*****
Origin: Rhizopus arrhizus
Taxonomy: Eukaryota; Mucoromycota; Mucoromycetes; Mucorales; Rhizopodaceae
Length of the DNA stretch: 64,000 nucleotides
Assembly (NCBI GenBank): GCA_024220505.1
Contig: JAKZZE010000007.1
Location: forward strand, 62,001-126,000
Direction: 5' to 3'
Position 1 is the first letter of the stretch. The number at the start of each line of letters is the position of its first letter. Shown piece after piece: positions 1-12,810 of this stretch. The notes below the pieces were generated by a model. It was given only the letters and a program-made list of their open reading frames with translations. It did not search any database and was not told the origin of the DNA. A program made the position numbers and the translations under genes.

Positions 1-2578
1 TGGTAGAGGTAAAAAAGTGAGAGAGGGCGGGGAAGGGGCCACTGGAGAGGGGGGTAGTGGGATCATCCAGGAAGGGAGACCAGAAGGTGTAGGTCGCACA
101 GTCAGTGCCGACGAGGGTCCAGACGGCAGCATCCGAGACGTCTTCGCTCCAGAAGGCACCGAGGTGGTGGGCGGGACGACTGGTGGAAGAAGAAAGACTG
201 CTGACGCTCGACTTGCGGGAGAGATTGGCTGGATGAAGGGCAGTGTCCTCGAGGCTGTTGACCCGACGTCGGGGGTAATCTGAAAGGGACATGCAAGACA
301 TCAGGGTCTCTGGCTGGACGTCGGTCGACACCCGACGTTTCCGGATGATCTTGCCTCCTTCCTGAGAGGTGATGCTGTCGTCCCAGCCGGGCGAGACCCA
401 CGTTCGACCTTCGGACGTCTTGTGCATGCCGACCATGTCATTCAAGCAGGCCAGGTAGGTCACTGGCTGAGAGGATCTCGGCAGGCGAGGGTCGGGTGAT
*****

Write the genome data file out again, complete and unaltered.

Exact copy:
Origin: Rhizopus arrhizus
Taxonomy: Eukaryota; Mucoromycota; Mucoromycetes; Mucorales; Rhizopodaceae
Length of the DNA stretch: 64,000 nucleotides
Assembly (NCBI GenBank): GCA_024220505.1
Contig: JAKZZE010000007.1
Location: forward strand, 62,001-126,000
Direction: 5' to 3'
Position 1 is the first letter of the stretch. The number at the start of each line of letters is the position of its first letter. Shown piece after piece: positions 1-12,810 of this stretch. The notes below the pieces were generated by a model. It was given only the letters and a program-made list of their open reading frames with translations. It did not search any database and was not told the origin of the DNA. A program made the position numbers and the translations under genes.

Positions 1-2578
1 TGGTAGAGGTAAAAAAGTGAGAGAGGGCGGGGAAGGGGCCACTGGAGAGGGGGGTAGTGGGATCATCCAGGAAGGGAGACCAGAAGGTGTAGGTCGCACA
101 GTCAGTGCCGACGAGGGTCCAGACGGCAGCATCCGAGACGTCTTCGCTCCAGAAGGCACCGAGGTGGTGGGCGGGACGACTGGTGGAAGAAGAAAGACTG
201 CTGACGCTCGACTTGCGGGAGAGATTGGCTGGATGAAGGGCAGTGTCCTCGAGGCTGTTGACCCGACGTCGGGGGTAATCTGAAAGGGACATGCAAGACA
301 TCAGGGTCTCTGGCTGGACGTCGGTCGACACCCGACGTTTCCGGATGATCTTGCCTCCTTCCTGAGAGGTGATGCTGTCGTCCCAGCCGGGCGAGACCCA
401 CGTTCGACCTTCGGACGTCTTGTGCATGCCGACCATGTCATTCAAGCAGGCCAGGTAGGTCACTGGCTGAGAGGATCTCGGCAGGCGAGGGTCGGGTGAT